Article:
1. The Washington Post reports the EPA allowing more polllution-forming ozone than advised. “The Environmental Protection Agency yesterday limited the allowable amount of pollution-forming ozone in the air to 75 parts per billion, a level significantly higher than what the agency’s scientific advisers had urged for this key component of unhealthy air pollution.”

    “Administrator Stephen L. Johnson also said he would push Congress to rewrite the nearly 37-year-old Clean Air Act to allow regulators to take into consideration the cost and feasibility of controlling pollution when making decisions about air quality, something that is currently prohibited by the law. In 2001, the Supreme Court ruled that the government needed to base the ozone standard strictly on protecting public health, with no regard to cost.”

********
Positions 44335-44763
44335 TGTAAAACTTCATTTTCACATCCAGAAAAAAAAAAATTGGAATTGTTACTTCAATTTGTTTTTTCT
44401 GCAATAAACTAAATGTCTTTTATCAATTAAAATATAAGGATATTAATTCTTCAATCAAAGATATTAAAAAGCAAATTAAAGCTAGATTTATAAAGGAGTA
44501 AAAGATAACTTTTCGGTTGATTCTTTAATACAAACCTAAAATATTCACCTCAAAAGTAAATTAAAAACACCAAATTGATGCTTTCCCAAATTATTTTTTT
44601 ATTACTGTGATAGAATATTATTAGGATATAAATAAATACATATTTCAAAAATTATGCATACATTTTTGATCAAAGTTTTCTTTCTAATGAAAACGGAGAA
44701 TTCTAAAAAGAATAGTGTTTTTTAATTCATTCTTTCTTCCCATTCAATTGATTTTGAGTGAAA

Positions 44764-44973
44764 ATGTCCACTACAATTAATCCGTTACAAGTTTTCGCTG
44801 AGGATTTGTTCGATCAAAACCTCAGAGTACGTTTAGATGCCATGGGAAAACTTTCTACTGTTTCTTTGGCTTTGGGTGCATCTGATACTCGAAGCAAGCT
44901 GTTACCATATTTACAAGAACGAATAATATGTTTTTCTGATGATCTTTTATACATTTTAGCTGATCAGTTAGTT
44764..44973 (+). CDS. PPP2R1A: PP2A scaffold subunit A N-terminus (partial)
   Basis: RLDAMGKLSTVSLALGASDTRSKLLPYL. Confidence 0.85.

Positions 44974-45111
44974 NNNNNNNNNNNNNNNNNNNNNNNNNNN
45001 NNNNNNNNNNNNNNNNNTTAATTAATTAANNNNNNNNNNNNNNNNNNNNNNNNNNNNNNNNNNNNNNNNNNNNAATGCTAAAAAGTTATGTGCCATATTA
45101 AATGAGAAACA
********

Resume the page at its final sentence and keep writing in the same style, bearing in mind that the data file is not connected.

2. According to The Independent, Disillusioned with the US, Navratilova defects again. “Martina Navratilova has regained Czech nationality more than 30 years after fleeing a Communist regime she now compares favourably to that of her adopted country America under… George Bush.” And The Guardian asks Can the US today really compare with Czechoslovakia in 1975? Here are some of their comparisons:

    Czechoslovakia, 1975: Free healthcare available to all citizens.

    US, 2008: 47 million Americans (16% of the population) have no health insurance. Another 16 million are “underinsured”.

    Czechoslovakia, 1975: Despite an increased standard of living and the widespread availability of material goods, consumerism is failing to placate a population fed up with draconian political controls.

    US, 2008: Despite a rise in the cost of living, consumerism continues to placate a population largely oblivious to the curtailment of its freedoms…